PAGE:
The Vinland Sagas and The Saga of Eric the Red, tell of the discovery of North America and the adventures made by Leif Ericson (Freedman 41-42). The Vinland Sagas read, “…they spotted land…The land they found was barren and desolate-no grass or trees.” Leif went on to name this land Helluland, or stone-slab land, because it was bare (Freedman 39). This land is believed to be modern day Baffin Island (Weitemier). Next in the saga, Leif sails further south to find yet another land, but this time, it is covered in a forest. He named it Markland, or Timberland (Quinn 27). The Markland discovered by Leif Ericson is thought to be eastern Canada (Weitemier). Next, Ericson and his men set sail for a third time, heading further south. They came upon a cape on which they settled and discovered how plentiful it was. The Vinland Sagas states that the salmon were plentiful and “night and day were more of more equal length there…”(Quinn 27). The sagas that depicted Leif’s exploration of the New World accurately depicted historical facts. They also describe accurately the coast of North America in which he was believed to have landed (Freedman 42). These sagas provide a precise representation of Leif’s explorations and if this Norse folklore is to be proven true, then Ericson would be the first European explorer to discover the New World.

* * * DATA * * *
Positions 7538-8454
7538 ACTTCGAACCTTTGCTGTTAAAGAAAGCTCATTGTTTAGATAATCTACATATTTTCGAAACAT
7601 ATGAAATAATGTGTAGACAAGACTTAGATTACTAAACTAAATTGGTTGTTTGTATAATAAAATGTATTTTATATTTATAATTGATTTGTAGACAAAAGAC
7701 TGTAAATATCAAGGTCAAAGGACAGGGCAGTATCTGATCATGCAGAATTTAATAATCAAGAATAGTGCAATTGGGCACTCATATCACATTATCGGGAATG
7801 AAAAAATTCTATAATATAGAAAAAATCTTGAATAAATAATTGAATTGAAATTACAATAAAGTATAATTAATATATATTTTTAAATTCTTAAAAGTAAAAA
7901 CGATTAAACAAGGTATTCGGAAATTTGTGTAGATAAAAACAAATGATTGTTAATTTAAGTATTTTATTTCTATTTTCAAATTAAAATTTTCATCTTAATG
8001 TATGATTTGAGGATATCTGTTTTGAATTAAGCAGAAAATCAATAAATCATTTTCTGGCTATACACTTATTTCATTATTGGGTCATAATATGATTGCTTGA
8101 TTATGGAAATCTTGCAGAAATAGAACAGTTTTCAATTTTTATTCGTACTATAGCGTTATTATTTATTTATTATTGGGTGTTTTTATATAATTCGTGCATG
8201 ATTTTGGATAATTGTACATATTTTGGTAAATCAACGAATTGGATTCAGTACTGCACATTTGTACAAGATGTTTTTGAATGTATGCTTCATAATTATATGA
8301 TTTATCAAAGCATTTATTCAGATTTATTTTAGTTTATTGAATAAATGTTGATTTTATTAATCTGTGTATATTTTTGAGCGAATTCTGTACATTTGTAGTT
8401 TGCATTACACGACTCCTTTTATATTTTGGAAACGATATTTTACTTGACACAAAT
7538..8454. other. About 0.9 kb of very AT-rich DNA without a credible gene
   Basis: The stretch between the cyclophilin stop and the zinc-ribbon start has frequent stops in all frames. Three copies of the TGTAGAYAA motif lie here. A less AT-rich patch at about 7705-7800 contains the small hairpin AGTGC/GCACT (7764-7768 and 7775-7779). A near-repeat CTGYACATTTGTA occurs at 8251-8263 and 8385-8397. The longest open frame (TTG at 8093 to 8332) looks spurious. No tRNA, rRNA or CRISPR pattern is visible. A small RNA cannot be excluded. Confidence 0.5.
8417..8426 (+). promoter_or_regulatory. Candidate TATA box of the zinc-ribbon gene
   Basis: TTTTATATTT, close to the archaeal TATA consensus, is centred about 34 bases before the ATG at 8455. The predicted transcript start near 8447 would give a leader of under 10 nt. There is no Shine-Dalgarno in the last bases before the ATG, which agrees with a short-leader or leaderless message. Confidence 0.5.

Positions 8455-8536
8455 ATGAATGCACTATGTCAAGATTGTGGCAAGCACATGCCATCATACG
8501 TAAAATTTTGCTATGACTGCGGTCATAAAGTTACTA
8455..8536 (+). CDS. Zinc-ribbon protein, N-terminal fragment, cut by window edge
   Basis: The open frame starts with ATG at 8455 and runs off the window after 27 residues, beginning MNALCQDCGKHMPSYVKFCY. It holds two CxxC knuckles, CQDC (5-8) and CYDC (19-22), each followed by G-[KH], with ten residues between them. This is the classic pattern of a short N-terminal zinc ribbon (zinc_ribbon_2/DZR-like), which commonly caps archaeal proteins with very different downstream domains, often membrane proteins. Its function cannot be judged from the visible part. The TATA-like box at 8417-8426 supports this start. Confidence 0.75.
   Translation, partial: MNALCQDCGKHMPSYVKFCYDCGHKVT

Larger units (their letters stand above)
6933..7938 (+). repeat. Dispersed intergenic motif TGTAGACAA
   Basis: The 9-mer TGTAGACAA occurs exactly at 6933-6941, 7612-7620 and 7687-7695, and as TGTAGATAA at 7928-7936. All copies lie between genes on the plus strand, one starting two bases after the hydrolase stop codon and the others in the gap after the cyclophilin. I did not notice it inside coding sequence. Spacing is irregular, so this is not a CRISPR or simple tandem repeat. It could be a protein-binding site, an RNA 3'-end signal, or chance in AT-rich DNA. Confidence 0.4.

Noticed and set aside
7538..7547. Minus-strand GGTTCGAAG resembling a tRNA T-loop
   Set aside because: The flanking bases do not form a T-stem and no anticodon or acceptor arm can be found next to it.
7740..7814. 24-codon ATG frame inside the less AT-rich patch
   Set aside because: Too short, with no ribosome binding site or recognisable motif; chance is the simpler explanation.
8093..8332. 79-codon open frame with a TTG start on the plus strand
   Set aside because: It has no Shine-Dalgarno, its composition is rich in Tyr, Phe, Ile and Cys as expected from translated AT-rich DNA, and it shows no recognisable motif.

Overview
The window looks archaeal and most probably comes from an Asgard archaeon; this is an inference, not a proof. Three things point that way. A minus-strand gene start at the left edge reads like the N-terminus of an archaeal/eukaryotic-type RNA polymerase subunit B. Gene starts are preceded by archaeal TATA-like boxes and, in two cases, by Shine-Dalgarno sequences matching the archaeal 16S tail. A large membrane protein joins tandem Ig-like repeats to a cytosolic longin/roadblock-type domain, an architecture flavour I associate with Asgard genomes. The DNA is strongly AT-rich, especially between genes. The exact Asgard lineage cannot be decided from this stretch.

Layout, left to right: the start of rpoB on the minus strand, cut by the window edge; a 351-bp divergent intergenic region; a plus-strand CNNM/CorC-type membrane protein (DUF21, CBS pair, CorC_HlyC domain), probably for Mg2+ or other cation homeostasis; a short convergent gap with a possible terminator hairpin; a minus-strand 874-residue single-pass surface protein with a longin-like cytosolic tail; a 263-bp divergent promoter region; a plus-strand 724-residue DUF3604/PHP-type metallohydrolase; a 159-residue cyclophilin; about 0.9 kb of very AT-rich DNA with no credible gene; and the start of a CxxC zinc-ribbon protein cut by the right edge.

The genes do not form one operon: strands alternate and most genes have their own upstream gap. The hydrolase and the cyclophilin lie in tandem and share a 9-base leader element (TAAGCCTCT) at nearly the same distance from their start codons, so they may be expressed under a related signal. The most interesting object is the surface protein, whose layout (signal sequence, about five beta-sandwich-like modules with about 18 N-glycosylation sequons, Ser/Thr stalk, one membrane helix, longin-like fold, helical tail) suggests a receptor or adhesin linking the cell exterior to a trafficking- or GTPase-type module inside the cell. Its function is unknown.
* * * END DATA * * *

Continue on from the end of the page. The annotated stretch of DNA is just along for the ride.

Recently discovered ruins overwhelmingly support the tales of Leif Ericson’s discovery of North America. In 1960, an explorer by the name of Helge Ingstad used an ancient map to locate ruins that would prove The Vinland Sagas were true.
He followed the map to L’Anse aux Meadows in northern Newfoundland. By speaking with local anglers, he was led to an ancient site that contained old sod walls. He recognized the walls were similar to those used by Vikings in Greenland (Freedman 43). Archaeologists soon dug for the truth behind these ruins. Over a span of two years, they uncovered eight houses and numerous Norse artifacts, all of which dated back to 1000 AD; the time of Ericson’s voyage. These artifacts were related to Norwegian society and prominent ones such as the bronze pin, stone lamp, and whetstone linked the Vikings to this area (Cornish). It is unmistakable that L’Anse aux Meadows is one the Norse settlements spoken of in The Vinland Sagas. The ruins confirm the validity of the documents and that Leif Ericson was indeed the first European to discover the New World.
As the Greenland Sagas moved through history as simple Norwegian folklore, Leif Ericson’s discovery was forever regarded as just a myth. The Europeans did not believe it and neither did the rest of the world until they were proved true in the mid-twenty first century. The discovery of the ruins coincides with the facts of the sagas and in turn proves that Leif Ericson, not Columbus, made the first European step into the Americas.
Cormish, Jim. "Discovering Vikings at L'Anse aux Meadows." Elementary Themes. Apr 2002. 1 Sep 2008
Freedman, Russell. Who Was First? Discovering the Americas. 1. New York: Houghton Mifflin Company,
Hovgaard, William. Voyages of Norsemen to America. 2. New York: Kraus Reprint Company, 1971.
Quinn, David B.. North America From Earliest Discovery to First Settlements - The Norse Voyages-1612.
1. New York: Harper and Row , 1977.
Weitemier, Kevin A.. "Leif Erikson." Great Norwegians. 2000. Metropolitan News Company. 1 Sep 2008